Tami Elkayam

I am an eternal student of the equine body and its wide-flung connections. I have spent a lifetime
studying the equine form- from my artwork as a child through to my Bachelor of Fine Arts
painting degree. I have illustrated anatomical educational material for several equine
professionals. Sketching and illustrating every new concept is how I make sense of the world and
what I see around me.
And then I got a horse named Pixie... isn't there always a horse at the center of the story? She
was a little Morgan mare, that had so many physical issues, layered with emotional baggage, that
came out as behavioral 'problems.' She was basically free, as long as I took her off the owner's
hands. Something about gift horses... All I saw was a horse that was in pain, and told her we
would see what we could do together. Pixie started my journey toward seeing and respecting the
horse. At the time I was riding endurance. Not because I'm a competitive rider, I just love speed.
Horses can give you wings. About this time I started noticing a mind-body connection seemed
necessary for health. I went searching for answers and found CranialSacral and the amazing Dr.
Sandra Howlett. Her teachings have always inspired me and illuminated my approach to horse
wellness. I took what I learned and started applying it to Pixie and a few other endurance friends'
horses. In the beginning I was being paid in wine, chocolate, and horse time!

The foundation of being a good therapist, or a good artist, comes from a succinct, detailed
understanding of the structures and functions of these structures in the body you’re treating or
drawing. To develop this, and to help me get a strong grasp on how it all moves as a unit, I’ve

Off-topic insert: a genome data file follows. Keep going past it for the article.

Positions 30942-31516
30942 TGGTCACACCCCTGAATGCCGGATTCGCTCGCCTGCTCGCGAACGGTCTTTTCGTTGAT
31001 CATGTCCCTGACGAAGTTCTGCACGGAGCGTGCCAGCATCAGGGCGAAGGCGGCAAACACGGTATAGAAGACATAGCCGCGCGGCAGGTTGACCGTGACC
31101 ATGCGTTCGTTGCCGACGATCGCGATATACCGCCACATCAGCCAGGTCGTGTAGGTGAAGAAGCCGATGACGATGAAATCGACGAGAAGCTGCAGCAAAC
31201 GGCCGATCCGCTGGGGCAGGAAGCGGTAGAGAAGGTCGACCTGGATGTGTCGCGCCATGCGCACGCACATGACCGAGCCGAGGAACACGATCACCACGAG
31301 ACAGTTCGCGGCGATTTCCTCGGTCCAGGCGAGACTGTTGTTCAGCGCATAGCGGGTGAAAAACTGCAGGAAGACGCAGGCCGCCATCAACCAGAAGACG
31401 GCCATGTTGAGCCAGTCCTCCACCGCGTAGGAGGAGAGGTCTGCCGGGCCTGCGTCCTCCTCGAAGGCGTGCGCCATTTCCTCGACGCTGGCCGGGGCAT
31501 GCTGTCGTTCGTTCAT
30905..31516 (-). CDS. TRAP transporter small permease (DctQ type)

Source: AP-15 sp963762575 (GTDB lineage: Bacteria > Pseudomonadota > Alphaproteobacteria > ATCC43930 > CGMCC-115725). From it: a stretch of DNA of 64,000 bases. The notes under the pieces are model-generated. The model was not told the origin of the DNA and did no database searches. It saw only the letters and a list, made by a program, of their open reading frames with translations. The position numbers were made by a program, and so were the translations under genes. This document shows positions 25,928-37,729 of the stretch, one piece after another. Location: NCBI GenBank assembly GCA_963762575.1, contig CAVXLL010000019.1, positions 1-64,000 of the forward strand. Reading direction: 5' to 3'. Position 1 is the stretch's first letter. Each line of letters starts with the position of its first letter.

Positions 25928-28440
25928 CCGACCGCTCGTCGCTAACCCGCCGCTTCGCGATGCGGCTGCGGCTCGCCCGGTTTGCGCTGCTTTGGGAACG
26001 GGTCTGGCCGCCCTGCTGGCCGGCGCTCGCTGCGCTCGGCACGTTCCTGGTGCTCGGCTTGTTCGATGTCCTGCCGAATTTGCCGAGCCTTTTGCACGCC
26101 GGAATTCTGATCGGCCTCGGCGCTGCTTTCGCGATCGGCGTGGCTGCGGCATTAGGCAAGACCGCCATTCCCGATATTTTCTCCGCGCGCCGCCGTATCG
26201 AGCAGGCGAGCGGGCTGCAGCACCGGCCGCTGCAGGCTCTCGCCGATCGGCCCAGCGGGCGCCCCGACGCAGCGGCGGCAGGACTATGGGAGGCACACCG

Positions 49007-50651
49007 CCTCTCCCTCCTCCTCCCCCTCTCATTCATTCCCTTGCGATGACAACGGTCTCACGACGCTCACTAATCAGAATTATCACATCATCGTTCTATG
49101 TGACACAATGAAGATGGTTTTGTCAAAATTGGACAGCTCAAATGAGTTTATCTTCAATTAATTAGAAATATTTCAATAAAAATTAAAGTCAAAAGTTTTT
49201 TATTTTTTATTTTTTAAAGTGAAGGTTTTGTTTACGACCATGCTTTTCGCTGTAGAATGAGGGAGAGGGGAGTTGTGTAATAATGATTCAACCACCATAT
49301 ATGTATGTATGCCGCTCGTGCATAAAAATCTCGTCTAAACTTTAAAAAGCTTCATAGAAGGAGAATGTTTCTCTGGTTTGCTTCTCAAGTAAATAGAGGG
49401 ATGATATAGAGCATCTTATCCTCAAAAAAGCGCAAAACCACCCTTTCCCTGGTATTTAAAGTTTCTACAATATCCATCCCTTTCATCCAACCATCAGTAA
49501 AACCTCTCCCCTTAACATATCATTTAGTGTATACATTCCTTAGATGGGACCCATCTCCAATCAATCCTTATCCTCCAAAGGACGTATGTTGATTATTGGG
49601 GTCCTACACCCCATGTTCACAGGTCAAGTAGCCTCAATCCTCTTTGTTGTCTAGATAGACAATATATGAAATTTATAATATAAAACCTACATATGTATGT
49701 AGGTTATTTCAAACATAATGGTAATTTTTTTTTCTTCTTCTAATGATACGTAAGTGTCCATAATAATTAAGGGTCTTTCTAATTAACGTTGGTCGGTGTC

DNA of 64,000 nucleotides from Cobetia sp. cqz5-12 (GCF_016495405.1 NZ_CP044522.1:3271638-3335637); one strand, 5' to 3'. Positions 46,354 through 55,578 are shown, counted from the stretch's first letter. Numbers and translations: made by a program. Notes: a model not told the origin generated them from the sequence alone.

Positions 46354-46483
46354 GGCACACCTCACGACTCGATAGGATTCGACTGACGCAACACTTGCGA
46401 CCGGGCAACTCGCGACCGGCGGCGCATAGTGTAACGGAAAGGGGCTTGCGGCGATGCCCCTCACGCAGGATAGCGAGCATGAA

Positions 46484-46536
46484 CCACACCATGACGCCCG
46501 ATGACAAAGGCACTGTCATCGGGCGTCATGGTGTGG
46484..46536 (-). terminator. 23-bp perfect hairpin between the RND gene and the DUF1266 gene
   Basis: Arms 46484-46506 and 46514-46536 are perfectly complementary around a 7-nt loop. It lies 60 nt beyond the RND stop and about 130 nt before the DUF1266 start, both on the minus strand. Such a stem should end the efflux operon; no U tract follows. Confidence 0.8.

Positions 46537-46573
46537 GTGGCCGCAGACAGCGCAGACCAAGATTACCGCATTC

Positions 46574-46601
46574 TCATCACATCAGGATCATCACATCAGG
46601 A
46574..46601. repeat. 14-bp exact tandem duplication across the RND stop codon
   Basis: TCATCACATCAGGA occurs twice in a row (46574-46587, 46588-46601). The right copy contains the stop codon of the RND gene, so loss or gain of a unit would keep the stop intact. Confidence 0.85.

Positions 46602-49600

spent time focusing on the archetypal foundation of motion through evolution. I have married
these concepts with an understanding of embryonic development and embryonic folding.
I have coupled this knowledge with an emphasis on the neurological functions in the body and
somatic integration. All these components together have given birth to what I do now which is
tensegrity balancing therapy. I have found these tools to be applicable and efficacious from the
world's top endurance horses to the everyday happy hackers.

As an educator, I share efficient and TEACHABLE tools, visuals, and ways to interact with the
equine body that are memorable and make sense to students. I always come back to my artistic
roots and look at the horse again and again as speaking geometric shapes. The body speaks in art.
Without being able to see movement and related structures, we can't address physical issues. My
classes share this information and I am always happy to support my students and other ethical
equine professionals.

Tami Elkayam

Tami’s 2023 Presentations

The listening stations -
This is the first technique all my students learn.
I call them listing stations in CranialSacral Therapy they are called diaphragms, in Lymphatic
Drainage they are referred to as transverse barriers.
Essentially these are anchor stations through the body. In these places, structures are
suspended inside the body and anchored together with transverse facial connections.
This compartmentalizes the body, but if we want to treat the body as a unit then we need to
decompartmentalize it.

Ventral line proprioception work -
Most modalities do very little to nothing on the ventral side of the horse. This is unfortunate and
it leaves the most important areas often unattended and subject to somatosensory amnesia.

Hind limb hammock -
This exercise is good for just about everything the horse struggles with. If there was one thing I
wish all owners, riders, trainers and professionals did all the time and offered every horse it
would be this single move.

Femur repositioning -
The range of motion of the femur in the acetabulum is influenced by sacrum and pelvic position,
the tension in the ligaments that hold the femur in place, foot balance, and muscular tension.

Thoracic lift -
The architecture of serratus ventralis thoracis is unique and differs in form and function from
thoracic to cervical serratus ventralis. What makes all the difference?